The Metropolitan Museum of Art's Costume Institute has announced a two-part exhibition on American fashion together with two interconnected Costume Institute shows. In other words — two Met Galas.

Last year's marquee fashion exhibition “About Time” went ahead without the attendant gala event, which was canceled indefinitely due to the coronavirus. The Costume Institute is the only curatorial department within the Met that needs to raise funds for its own budget, most of which comes from the gala. With tickets starting at $35,000 each, the invite-only event is a crucial source of funding for the Costume Institute. In 2019, for example, the party raised more than $15 million. With a gala for each part of the show, the institute no doubt hopes to make up for the significant financial losses of 2020.

Part one of the new exhibition, “In America: A Lexicon of Fashion,” will open on September 18, 2021. Per Page Six, Anna Wintour and Vogue will hold the famous takeover of the Met on September 13, pending government guidelines. Instagram will be one of the show’s main sponsors, along with Condé Nast.

Visitors will still be able to visit the first exhibition when the second, titled “In America: An Anthology of Fashion,” opens on May 5, 2022 — around which time the Met Gala will return to its familiar slot in the fashion calendar. Meanwhile, both parts of the exhibition will run through September 5, 2022.

Andrew Bolton, the Wendy Yu Curator in Charge of the Costume Institute, explained that the museum landed on the theme after considering how much the American fashion community had supported the Costume Institute over the last 75 years. He told The New York Times, “We very consciously wanted this to be a celebration of the American fashion community, which suffered so much during the pandemic.”

Bolton explained that he also wanted the show to spur a broader reassessment of American fashion. He said that, historically, American fashion had been dismissed because of its associations with “sportswear and the related values of utility, functionality, and pragmatism,” while European fashion was considered full of “expression and emotion.”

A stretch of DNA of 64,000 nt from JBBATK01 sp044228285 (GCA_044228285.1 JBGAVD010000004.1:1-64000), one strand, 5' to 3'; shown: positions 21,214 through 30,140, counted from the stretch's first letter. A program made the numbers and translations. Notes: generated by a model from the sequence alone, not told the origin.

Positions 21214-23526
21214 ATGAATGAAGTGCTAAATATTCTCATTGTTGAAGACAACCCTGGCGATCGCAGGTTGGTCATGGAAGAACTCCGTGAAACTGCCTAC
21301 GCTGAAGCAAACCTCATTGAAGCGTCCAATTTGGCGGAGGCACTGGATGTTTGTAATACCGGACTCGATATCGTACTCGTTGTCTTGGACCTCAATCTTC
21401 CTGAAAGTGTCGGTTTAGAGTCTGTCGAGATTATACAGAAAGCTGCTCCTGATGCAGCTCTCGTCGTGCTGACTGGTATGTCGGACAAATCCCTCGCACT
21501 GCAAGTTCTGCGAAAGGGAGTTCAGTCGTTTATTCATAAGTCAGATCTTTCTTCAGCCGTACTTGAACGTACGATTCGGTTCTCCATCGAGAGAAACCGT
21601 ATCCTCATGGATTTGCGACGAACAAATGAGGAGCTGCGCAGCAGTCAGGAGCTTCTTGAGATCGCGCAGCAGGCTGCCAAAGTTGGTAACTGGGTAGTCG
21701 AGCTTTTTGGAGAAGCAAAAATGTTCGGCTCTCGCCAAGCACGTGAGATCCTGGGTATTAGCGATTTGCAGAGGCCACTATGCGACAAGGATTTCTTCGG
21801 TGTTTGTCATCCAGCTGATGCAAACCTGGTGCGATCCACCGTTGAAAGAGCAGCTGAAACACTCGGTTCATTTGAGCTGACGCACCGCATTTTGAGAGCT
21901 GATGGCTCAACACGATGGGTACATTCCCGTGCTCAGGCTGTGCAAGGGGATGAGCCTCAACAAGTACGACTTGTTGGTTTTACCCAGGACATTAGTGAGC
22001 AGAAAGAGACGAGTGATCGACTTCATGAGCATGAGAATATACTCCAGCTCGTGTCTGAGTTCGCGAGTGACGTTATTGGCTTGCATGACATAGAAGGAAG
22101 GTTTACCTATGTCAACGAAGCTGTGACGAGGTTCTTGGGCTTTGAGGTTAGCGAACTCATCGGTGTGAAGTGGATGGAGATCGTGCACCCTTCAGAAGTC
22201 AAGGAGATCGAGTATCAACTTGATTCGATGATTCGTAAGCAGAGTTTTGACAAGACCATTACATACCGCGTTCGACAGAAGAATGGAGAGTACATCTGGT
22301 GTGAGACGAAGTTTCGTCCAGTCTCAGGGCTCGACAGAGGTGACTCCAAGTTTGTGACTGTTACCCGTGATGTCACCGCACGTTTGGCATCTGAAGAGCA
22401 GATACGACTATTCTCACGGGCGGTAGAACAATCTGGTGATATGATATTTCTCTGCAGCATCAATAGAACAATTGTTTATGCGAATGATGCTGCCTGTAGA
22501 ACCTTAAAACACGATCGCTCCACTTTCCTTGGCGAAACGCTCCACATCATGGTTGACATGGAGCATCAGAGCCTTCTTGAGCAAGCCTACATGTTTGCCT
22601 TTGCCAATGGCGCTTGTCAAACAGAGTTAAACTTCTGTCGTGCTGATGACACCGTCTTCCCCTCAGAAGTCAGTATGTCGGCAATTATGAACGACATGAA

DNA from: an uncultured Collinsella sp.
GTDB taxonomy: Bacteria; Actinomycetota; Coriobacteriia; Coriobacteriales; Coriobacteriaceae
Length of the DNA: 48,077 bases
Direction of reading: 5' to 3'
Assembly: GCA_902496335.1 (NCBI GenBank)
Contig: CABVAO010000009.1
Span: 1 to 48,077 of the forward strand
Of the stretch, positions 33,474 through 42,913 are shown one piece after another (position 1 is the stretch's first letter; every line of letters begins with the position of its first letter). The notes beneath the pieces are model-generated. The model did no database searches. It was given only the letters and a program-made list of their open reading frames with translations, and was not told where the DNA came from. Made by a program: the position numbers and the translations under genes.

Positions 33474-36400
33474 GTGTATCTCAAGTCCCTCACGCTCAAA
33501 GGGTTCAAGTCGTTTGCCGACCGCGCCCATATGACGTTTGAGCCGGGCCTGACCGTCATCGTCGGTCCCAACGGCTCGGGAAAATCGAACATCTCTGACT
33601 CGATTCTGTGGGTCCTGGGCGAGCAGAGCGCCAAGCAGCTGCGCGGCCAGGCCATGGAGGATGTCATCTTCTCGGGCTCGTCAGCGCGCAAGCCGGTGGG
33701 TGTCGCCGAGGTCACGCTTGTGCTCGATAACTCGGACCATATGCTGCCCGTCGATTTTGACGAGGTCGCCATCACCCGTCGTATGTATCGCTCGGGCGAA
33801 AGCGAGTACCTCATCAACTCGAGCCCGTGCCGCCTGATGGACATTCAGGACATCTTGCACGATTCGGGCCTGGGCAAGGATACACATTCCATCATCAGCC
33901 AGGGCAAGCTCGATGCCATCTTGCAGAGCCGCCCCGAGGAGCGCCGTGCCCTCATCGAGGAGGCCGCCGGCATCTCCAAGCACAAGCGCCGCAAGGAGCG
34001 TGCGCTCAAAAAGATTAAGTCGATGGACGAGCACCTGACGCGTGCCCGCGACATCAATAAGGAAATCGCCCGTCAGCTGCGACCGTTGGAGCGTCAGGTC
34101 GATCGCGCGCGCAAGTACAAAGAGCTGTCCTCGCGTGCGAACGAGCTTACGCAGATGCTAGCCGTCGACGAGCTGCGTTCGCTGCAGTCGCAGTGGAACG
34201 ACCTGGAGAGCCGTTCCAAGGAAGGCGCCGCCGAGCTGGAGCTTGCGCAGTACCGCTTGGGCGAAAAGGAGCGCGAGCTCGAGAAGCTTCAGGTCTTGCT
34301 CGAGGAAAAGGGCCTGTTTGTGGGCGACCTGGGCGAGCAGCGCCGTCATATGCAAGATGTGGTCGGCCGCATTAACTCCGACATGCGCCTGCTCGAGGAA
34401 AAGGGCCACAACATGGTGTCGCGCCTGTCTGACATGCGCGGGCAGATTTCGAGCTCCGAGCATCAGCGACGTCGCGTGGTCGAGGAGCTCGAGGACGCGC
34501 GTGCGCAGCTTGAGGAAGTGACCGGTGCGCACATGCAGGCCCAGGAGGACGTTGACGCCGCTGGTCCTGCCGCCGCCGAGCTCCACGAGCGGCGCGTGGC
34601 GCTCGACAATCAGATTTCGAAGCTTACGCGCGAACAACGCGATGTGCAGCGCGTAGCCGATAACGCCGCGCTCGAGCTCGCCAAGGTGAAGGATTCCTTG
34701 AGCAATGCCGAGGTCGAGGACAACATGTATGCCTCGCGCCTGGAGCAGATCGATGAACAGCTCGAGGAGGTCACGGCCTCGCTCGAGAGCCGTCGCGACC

The 1998 exhibition “American Ingenuity” was the last big exhibition to cover the theme and given the seismic shifts global and American fashion has undergone since then, it's well worth a revisit. “In America: A Lexicon of Fashion,” will celebrate the 75th anniversary of the museum’s Costume Institute and “explore a modern vocabulary of American fashion,” the museum said in a statement. Then, “In America: An Anthology of Fashion,” will explore American fashion, with collaborations with film directors, by “presenting narratives that relate to the complex and layered histories of those spaces.”

According to Vogue, “An Anthology of Fashion will explore unfinished American stories in the museum’s period rooms, examining the history of fashion in the context of race, gender, and materiality, while also considering who was able to inhabit the rooms and who was barred from doing so.” This is a difficult challenge given the Costume Institute’s curators are all white, according to the Times. That being said, Franklin Leonard, the founder of The Black List will be a collaborator on the exhibition, as will Bradford Young, the cinematographer behind Selma and When They See Us.

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